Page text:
Meanwhile, Grimshaw said, troopers keep coming to work.

“They all know what the job is,” Grimshaw said.

“We’re all learning to live a different way of life, literally hour by hour,” said Lt. Eric Hamp, of the Alpena Police Department.

The APD lobby, usually busy with a steady stream of visitors, is off-limits except for emergencies, Hamp said.

Where officers would typically knock on a door if someone calls asking for police help, they will use the phone to follow up as often as possible. When an officer’s presence is needed, they’ll be there, Hamp said — with gloves, hand sanitizer, and masks, if there’s time to put them on.

“We’re not always afforded that time,” he added.

As permitted gathering sizes dwindle, patrol officers said the number of cars on the streets and people on the sidewalk Wednesday felt more like a quiet weekend than a usually busy weekday.

“You could definitely notice that something was different,” Hamp said.

So far, he said, businesses, organizations, and individuals seem to be heeding the call to close, cancel, and stay home. If they didn’t, it would be law enforcement’s job to step in.

“It’s very strange to see the chairs on the tables,” Hamp said. “It’s unprecedented. I’ve never seen anything like this in my lifetime.”

Radio traffic, too, is slowed down, said Undersheriff Erik Smith of the Alpena County Sheriff’s Office.

On St. Patrick’s day, with all the bars closed, arrests for drunken driving were non-existent, he said.

The lobby of the county building is closed to all but the most essential services. Officers are still on the road, on the lookout for symptoms of coronavirus in the people with whom they come into contact, and standing back at traffic stops as much as possible.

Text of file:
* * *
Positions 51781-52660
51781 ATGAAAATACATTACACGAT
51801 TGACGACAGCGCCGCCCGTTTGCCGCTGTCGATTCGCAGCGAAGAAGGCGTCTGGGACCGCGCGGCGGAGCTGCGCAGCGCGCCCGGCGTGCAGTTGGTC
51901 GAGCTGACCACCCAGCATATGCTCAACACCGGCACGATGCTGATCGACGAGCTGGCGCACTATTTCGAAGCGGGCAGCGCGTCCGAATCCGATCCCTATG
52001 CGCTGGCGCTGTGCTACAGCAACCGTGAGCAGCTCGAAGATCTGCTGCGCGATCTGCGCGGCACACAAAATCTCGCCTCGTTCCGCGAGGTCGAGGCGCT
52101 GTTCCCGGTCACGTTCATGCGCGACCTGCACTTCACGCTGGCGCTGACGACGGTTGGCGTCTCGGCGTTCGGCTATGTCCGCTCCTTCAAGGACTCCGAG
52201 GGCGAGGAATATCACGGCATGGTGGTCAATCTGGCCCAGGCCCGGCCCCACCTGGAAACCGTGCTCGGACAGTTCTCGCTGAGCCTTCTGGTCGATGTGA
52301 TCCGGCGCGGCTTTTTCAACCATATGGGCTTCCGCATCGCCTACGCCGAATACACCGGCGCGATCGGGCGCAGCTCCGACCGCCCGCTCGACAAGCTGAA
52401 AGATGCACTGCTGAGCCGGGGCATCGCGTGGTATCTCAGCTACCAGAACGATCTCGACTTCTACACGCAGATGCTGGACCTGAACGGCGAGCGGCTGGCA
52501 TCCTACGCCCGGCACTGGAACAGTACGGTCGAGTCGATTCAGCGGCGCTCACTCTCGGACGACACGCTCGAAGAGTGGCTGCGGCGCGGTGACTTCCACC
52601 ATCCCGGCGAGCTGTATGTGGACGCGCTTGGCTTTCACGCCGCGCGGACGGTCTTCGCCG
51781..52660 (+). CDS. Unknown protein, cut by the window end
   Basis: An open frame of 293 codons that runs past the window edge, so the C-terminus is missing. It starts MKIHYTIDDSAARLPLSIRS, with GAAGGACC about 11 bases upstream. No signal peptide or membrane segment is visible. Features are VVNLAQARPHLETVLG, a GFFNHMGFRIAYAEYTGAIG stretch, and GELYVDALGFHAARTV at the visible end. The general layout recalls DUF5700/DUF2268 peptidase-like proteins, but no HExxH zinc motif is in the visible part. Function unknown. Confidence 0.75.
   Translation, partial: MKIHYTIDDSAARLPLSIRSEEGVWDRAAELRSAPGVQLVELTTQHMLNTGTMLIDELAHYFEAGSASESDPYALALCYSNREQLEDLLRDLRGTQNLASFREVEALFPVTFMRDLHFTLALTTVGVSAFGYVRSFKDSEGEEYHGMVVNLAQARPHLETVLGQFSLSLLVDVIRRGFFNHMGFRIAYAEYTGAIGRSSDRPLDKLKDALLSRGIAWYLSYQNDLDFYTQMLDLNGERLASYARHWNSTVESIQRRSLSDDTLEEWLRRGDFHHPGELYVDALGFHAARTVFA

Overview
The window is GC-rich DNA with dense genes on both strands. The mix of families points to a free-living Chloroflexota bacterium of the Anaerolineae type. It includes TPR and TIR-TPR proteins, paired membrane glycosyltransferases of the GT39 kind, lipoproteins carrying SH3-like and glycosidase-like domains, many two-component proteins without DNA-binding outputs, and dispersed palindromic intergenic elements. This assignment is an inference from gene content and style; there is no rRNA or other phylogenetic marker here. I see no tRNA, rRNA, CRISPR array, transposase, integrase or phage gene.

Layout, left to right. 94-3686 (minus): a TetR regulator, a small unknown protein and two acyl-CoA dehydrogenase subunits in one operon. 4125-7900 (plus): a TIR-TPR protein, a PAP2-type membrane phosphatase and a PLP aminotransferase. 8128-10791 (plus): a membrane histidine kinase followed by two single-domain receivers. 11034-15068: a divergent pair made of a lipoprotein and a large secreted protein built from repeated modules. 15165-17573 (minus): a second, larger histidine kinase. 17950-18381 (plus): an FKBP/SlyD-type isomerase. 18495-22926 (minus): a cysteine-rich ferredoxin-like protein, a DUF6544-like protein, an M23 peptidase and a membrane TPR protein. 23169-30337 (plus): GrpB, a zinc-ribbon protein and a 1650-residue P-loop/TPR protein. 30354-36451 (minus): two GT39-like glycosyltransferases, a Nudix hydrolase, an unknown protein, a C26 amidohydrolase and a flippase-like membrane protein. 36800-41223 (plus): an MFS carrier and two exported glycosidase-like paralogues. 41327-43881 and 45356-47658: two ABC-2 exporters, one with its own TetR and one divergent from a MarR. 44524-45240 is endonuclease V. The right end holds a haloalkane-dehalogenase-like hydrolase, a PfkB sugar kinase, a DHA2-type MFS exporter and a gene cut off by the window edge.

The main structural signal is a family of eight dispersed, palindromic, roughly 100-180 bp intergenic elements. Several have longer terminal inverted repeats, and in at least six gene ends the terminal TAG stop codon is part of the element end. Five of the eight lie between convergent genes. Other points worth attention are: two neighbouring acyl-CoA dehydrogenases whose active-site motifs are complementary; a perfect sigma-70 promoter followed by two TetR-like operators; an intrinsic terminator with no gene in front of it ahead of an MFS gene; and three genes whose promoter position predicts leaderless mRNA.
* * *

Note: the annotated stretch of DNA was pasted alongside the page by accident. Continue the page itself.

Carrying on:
“Be careful, and life goes on,” Smith said.

No police dropoffs at the Alpena County Jail have shown symptoms of the virus, yet, according to Jail Administrator Scott Gagnon. Screenings take place before the arrested person is allowed out of the police vehicle.

If symptoms are present, the arrestee will have to be cleared by a hospital before being lodged.

In many ways, a jail is like a nursing home, Gagnon said. The inmates — who can’t leave — depend completely on corrections officers for their care. They can’t reliably stay six feet apart or practice social isolation.

If a corrections officer gets sick, the impact is huge, especially at the perennially understaffed jail, Gagnon said. People are depending on the officers to provide medicine, bring their meals, and tend to all basic care needs.

Gagnon visited each jail cell Wednesday, discussing the situation with inmates — who, he said, were confused and fearful about the virus. All jail programs, such as religious services, classes, and Alcoholics Anonymous meetings, have been suspended.

“We’re not doing a lot to rehabilitate people, by any means,” Gagnon said.

News staff writers Steve Schulwitz and Crystal Nelson contributed to this report. Julie Riddle can be reached at 989-358-5693, jriddle@thealpenanews.com or on Twitter @jriddleX.

Call ahead before going out

Efforts to slow or prevent the spread of the coronavirus in Michigan has prompted the cancellation or postponement of several events, the closure of several businesses, the suspension of several services, and further restrictions. Before going out, call ahead to find out if the place you intend to visit has been affected.

If you think you are experiencing symptoms of the coronavirus, call the hospital before visiting the emergency room to get instructions.

More information is available at michigan.gov/coronavirus or by calling 888-535-6136.

Find the latest on the virus’ impact in Northeast Michigan at TheAlpenaNews.com/news/coronavirus.